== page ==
When negotiating the “future relationship,” policymakers in London and Brussels should think beyond existing institutionalized frameworks, such as the European Union’s Common Security and Defence Policy. The latter deals only with certain aspects of foreign and defense policy, such as peacekeeping operations. And even when it comes to operations, ultimately, the United Kingdom does far more in operational terms via non-E.U. frameworks. U.K. armed forces work with NATO and in less institutionalized settings like bilateral cooperation with France or the Joint Expeditionary Force with Nordic and Eastern European partners. London has made relatively small contributions over the past 15 years to E.U. military operations and deployed only a few dozen personnel in such operations. It is therefore not surprising that a legal arrangement to participate in E.U. operations is not London’s foremost concern at this point.
In other words, the Common Security and Defence Policy is not necessarily the most relevant policy vehicle for addressing today’s key strategic challenges facing both London and the European Union. Countering malign foreign influence, for instance, requires bespoke policy tools. The European Union’s recent framework on foreign investment screening shows how non-defense-related actors (in this case, the Directorate General for Trade of the European Commission) are involved in designing policies that are critical to European security. A convergence of U.K. and E.U. approaches on international trade and investment matters will thus be critical for their future security cooperation.
On many international security issues, London seems willing to engage in informal coordination with European capitals. For example, it coordinated in the “E3” format with Germany and France to discuss Iran, Libya, NATO, and arms control. On a bilateral level, too, cooperation with European partners is of paramount importance to the United Kingdom. The upcoming 10th anniversary of the Lancaster House Treaties signed in November 2010 between the United Kingdom and France will be an opportunity to design a new type of bilateral partnership for a new context, not only as relates to Brexit but also with regard to the strategic challenges that have emerged over the past five years in relation to space, cybersecurity, AI, and hybrid threats. While the Lancaster House agreements have focused on conventional military capabilities, operational cooperation, and nuclear deterrence, the United Kingdom and France are likely to try to deepen their cooperation in those new areas.
The United Kingdom’s relationship with the European Union is not the only one that is up in the air. Since 2017, relations between London and Washington have been severely shaken by President Donald Trump. Who would have thought that one day there would be a president in the White House who consistently berated the British prime minister on telephone calls and did not know that the United Kingdom had nuclear weapons? The United States under Trump is also known to have used unusually heavy-handed and coercive behavior toward European allies on foreign policy. For instance, Washington tried to force Europeans to trigger the Joint Comprehensive Plan of Action dispute mechanism last January, using the threat of tariffs on European cars.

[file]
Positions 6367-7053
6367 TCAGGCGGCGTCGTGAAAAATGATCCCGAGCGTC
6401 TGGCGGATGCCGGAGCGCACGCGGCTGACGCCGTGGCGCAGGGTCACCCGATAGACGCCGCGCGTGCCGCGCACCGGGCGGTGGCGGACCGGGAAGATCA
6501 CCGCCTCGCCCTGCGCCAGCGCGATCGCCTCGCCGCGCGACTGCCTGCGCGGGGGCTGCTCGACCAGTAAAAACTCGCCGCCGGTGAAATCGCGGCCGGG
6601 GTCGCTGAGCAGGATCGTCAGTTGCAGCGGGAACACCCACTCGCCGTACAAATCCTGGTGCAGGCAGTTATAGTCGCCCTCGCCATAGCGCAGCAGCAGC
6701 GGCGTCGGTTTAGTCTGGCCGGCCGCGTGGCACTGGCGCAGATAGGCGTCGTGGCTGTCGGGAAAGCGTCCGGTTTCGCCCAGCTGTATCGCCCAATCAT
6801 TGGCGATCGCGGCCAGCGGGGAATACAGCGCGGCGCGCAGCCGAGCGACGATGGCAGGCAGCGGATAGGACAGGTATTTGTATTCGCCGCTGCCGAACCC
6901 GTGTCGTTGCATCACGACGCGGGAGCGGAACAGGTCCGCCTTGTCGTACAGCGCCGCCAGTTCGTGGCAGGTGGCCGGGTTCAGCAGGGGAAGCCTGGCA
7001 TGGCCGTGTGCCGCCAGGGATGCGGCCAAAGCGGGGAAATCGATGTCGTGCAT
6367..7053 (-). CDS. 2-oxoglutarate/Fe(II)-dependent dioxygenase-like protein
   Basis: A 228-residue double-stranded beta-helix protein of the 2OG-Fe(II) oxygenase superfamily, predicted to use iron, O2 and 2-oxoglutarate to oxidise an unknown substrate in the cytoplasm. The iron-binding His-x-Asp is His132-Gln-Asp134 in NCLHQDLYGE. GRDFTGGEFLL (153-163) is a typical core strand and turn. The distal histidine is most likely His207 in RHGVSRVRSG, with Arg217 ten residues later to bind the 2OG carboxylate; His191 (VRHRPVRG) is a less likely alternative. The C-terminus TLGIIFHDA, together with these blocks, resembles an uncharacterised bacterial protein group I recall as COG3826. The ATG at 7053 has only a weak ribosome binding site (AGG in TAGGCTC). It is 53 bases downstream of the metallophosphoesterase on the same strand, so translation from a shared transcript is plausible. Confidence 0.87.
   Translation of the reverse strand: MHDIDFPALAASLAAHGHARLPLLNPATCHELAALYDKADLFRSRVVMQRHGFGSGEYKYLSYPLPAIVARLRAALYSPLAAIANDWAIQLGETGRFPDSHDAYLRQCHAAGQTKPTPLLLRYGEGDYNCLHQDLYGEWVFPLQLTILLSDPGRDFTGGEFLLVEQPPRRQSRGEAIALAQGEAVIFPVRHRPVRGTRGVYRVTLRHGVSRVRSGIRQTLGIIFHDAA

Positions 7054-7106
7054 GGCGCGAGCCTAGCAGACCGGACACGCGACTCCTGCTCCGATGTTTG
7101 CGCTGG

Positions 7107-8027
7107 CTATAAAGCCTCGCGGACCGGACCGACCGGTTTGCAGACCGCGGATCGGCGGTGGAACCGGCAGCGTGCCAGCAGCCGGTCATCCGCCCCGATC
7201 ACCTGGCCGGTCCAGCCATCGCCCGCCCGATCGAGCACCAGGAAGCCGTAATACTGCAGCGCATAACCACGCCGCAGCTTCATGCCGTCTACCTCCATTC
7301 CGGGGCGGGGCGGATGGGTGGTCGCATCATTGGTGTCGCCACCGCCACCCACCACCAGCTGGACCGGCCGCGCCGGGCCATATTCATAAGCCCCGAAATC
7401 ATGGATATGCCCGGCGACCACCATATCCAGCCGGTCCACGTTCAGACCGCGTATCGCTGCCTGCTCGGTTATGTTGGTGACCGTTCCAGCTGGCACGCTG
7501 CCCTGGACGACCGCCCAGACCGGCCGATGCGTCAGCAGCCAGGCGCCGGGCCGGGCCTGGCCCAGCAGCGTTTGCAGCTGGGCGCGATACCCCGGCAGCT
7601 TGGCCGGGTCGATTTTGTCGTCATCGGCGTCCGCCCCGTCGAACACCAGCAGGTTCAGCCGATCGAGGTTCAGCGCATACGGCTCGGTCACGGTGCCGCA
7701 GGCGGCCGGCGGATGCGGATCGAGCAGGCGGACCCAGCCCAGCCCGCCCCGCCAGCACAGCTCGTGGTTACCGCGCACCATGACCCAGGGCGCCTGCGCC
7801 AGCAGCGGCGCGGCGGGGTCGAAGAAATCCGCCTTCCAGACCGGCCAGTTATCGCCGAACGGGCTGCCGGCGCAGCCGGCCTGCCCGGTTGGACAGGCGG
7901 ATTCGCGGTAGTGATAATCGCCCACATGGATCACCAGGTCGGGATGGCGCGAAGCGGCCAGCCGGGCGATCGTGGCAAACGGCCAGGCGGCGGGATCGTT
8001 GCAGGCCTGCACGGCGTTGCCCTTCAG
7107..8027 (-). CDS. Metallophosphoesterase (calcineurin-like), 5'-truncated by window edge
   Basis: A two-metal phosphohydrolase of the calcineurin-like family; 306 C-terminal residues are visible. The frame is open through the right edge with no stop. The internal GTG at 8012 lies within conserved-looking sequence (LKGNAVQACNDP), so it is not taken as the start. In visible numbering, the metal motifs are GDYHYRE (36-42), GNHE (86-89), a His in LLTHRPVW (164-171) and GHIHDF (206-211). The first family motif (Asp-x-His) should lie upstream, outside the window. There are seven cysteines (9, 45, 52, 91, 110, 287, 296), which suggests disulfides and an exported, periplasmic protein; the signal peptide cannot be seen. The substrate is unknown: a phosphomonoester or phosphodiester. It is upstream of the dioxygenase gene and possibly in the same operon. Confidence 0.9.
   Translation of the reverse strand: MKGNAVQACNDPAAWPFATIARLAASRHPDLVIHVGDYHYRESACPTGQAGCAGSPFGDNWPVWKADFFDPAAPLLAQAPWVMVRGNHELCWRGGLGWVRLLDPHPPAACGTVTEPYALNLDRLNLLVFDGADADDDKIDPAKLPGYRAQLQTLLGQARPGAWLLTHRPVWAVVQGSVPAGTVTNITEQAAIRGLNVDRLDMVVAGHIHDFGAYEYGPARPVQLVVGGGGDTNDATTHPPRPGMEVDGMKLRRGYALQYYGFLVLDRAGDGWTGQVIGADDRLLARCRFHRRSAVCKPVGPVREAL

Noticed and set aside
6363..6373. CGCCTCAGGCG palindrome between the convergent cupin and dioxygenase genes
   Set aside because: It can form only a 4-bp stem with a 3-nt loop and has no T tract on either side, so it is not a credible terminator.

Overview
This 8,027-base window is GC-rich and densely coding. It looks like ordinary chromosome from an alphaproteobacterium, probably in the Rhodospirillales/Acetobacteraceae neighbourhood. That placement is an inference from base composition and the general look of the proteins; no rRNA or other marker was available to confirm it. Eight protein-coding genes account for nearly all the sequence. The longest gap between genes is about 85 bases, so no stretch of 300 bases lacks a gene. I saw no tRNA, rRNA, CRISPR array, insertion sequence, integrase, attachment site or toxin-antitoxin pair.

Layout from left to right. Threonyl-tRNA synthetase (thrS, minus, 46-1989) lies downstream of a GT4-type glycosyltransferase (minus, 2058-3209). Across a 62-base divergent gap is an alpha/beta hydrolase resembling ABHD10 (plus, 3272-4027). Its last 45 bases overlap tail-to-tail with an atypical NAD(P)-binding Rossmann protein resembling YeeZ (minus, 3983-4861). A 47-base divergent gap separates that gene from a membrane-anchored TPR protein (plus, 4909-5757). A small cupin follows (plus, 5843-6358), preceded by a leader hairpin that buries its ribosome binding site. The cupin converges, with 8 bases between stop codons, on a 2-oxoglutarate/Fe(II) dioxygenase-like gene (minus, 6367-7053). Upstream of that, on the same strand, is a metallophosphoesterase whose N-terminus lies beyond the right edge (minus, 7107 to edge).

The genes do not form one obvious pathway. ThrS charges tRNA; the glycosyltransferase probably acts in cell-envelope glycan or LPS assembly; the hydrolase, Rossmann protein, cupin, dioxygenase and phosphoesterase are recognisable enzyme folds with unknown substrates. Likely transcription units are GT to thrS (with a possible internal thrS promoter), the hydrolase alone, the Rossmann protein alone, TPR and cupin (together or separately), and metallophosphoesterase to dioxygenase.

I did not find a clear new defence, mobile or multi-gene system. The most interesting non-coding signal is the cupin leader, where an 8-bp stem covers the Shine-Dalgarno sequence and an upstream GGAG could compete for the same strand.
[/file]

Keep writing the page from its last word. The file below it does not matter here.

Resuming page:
In response to America’s diplomatic approach, U.K. Secretary of State for Defence Ben Wallace suggested in an interview that the United Kingdom should “diversify” its intelligence assets to alleviate its dependence on “American air cover and American intelligence, surveillance and reconnaissance assets.” Britain’s nuclear deterrent and defense industry, too, rely heavily on American cooperation. If Joe Biden is elected president in November, NATO and the transatlantic relationship would certainly be reinvigorated — although problems in the alliance would remain. Nevertheless, this would allow London to continue to invest with confidence in this transatlantic relationship rather than in E.U. defense. But if Trump were to have a second term, it would be very risky indeed to continue betting on the “special relationship” with Washington.
Beyond Brexit: Strategic Doubt or Affirmation?
The United Kingdom’s strategic choices will be determined not only by Brexit and the identity of the U.S. president but also by the security threats the country is facing. The ongoing cross-government national security review will play a key role in determining the United Kingdom’s foreign and defense policy. Conducted by the National Security Council and chaired by the prime minister, the review is set to be the most ambitious since the end of the Cold War.
The review will have to address technological and other strategic developments that have emerged or intensified since the publication of the Strategic Defense and Security Review in 2015. The 2015 review, coming a year after Russia’s annexation of Crimea, marked the return of large, deployable military formations and expeditionary platforms. Both could respond to the threat from Russia and to the asymmetrical threat of terrorism. While these security challenges persist, current deliberations in London are assessing the impact of technological developments in AI and China’s assertive behavior. As a result, one of the questions to be addressed is the balance that the United Kingdom should strike between traditional military tasks and capabilities (which the British chief of the defense staff coined “sunset capabilities”) and a more disincarnated form of military power.